China: Twitter ‘Ruthlessly Deprived’ Trump of Freedom of Speech

U.S. President Donald Trump speaks on the telephone via speakerphone with Mexican President Enrique Pena Nieto in the Oval Office of the White House on August 27, 2018 in Washington, DC. Trump announced that the United States and Mexico have reached a preliminary agreement on trade. (Photo by Win McNamee/Getty …
Win McNamee/Getty Images

China’s state-run Global Times declared in an article Sunday that President Donald Trump’s permanent removal from the social media outlet Twitter was proof “freedom of speech does have political and ethical boundaries” in its “true essence.”

The outlet, often one of the most belligerent Chinese government vehicles in English, asserted Twitter had “ruthlessly deprived” Trump of his freedom of speech, but concluded this was compatible with the true meaning of freedom of expression. The Times conceded the censure was an aberration from the Western, presumably illegitimate interpretation of the phrase — typically meant to mean that individuals have the right to express themselves however they want.

The Chinese Communist Party does not allow its citizens to use Twitter or other Western social media outlets such as Facebook. The only options available to Chinese citizens are Chinese social media apps such as Weibo, WeChat, and Baidu, all of which are heavily regulated by the Communist Party. The Party does not allow opinions that differ from those of the government on its social media applications and regularly takes legal action against individuals considered to be engaging in speech that may harm the Party, including non-political speech.

The ban on using Twitter does not extend to Communist Party officials. Foreign Ministry propagandists and “pundits” like Global Times editor-in-chief Hu Xijin use the platform to spread disinformation in defense of Chinese state violence.

“Does the silencing of Trump breach the principle of freedom of speech?” the Global Times article asked, concluding that it did, but only if one uses the “American” definition of freedom of speech.

“No matter what the first amendment says, that Trump cannot express his opinions on social networks and lost the right that every ordinary American enjoys definitely violates the principle of freedom of speech endorsed by US political elites,” the propaganda outlet declared. It went on to declare that definition a distortion of the “true essence” of free speech and accuse America of censoring speech that harms the “U.S. system.”

“As a political resource in the U.S., freedom of speech will not be allowed to oppose the U.S. system and the victors in the system. That’s why Trump’s freedom of speech was ruthlessly deprived,” the Global Times asserted.

The Times appeared to celebrate Trump’s removal, despite Twitter having no presence in China and, thus, no real impact within the country.

“In fact, the political connotation of freedom of speech has been concealed by the discourse power of the U.S. and the West. Freedom of speech does have political and ethical boundaries,” the propaganda outlet wrote. “The silencing of Trump unveiled this true essence of freedom of speech.”

The newspaper concluded that the social media bans would generate debate that would “further divide U.S. society and lead to more hatred and confusion.”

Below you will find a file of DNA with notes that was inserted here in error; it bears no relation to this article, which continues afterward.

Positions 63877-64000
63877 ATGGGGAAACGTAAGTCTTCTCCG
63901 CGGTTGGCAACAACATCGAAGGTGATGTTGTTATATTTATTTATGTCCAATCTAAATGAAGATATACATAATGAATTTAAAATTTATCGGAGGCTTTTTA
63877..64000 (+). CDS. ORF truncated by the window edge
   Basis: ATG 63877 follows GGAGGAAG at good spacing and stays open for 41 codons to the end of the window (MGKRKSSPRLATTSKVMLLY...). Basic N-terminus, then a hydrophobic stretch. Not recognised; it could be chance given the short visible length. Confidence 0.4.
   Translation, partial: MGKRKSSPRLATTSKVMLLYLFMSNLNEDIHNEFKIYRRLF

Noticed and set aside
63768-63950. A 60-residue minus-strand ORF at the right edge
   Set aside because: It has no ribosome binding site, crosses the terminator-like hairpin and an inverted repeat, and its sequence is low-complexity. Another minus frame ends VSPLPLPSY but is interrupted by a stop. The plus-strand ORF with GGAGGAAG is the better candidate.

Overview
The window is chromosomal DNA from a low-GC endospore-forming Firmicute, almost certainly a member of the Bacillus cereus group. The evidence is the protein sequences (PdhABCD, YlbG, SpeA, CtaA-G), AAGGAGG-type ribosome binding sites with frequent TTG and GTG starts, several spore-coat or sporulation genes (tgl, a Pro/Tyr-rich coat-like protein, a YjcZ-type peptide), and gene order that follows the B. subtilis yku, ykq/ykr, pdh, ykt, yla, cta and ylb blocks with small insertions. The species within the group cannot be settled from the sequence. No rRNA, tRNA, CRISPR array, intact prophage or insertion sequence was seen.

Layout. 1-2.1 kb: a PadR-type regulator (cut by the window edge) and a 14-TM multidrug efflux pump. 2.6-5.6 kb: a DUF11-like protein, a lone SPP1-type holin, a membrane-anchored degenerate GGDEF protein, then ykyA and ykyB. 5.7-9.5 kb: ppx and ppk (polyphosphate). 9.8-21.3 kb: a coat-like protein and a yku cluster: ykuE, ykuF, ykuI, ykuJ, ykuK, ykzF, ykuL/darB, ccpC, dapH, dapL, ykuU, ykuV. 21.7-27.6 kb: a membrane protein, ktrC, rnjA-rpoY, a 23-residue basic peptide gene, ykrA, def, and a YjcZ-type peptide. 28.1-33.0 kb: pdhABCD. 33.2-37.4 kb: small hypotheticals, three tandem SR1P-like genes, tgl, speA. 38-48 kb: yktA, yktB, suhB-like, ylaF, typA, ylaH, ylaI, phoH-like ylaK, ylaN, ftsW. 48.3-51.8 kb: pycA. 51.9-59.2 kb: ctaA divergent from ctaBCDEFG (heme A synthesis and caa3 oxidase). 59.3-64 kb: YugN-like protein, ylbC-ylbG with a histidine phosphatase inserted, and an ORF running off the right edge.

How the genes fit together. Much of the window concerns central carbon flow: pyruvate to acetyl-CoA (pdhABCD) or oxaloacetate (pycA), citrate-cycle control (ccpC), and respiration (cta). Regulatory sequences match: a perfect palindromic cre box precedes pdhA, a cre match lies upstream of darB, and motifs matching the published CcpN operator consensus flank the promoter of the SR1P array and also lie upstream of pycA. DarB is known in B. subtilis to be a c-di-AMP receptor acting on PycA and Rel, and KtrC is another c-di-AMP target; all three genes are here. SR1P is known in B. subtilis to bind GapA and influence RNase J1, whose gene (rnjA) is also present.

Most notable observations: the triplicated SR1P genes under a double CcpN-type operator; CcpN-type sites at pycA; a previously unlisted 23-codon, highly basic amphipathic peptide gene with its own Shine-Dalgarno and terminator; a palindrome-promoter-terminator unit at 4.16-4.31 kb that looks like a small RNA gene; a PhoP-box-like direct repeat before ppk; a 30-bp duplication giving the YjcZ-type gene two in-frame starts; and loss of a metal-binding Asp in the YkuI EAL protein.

In a separate column Friday, the Global Times declared that the concept of freedom of speech is not legitimate, but rather “just a tool for Americans to attack each other, or insult other countries.”

“The hypocrisy and double standards of US democracy have increasingly been laid bare in recent years. Take freedom of speech. For American media outlets and many Americans, those who can speak and whose ‘freedom of speech’ is protected are those who hold similar political viewpoints with them,” the Global Times claimed.

The Times urged the world to “redefine and understand freedom of speech” in a way that allows for restricting more speech.

“Free speech doesn’t mean irresponsible narratives, including those inciting violence, racism and group discrimination. It does not mean spreading rumors and lies under the banner of freedom of speech,” a Chinese “expert” told the Times.

Twitter permanently banned Trump after a group of his supporters attacked the U.S. Capitol last week, presumably in an attempt to prevent Congress from certifying the results of the 2020 presidential election in favor of President-elect Joe Biden. During the siege, Trump used Twitter to publish a video telling rioters to “go home,” adding, “we love you, you’re very special.”

The siege failed to stop the process but resulted in extensive property damage and at least five deaths, including that of Capitol Police officer Brian Sicknick. At least 52 people have been arrested and 68 charged with crimes related to the siege, according to the local government of Washington, D.C.

Following the Twitter ban, other prominent social media outlets like Facebook, YouTube, Instagram, and Pinterest also banned or restricted Trump’s access to their platforms.

China has repeatedly discouraged the world from respecting the United States in the aftermath of the riot.

“For some people in the west, they pride themselves on their democracy and freedom, even though deep down they have their grievances and dissatisfaction; they criticize China as being authoritarian and totalitarian, even though deep down they may hope they could lead a life as the Chinese do,” Chinese Foreign Ministry spokeswoman Hua Chunying said on Friday in response to a question about the riot. “I do think that it is time for them to wake up, do some reflection, discard their double standard, and open up their eyes and minds to the world.”

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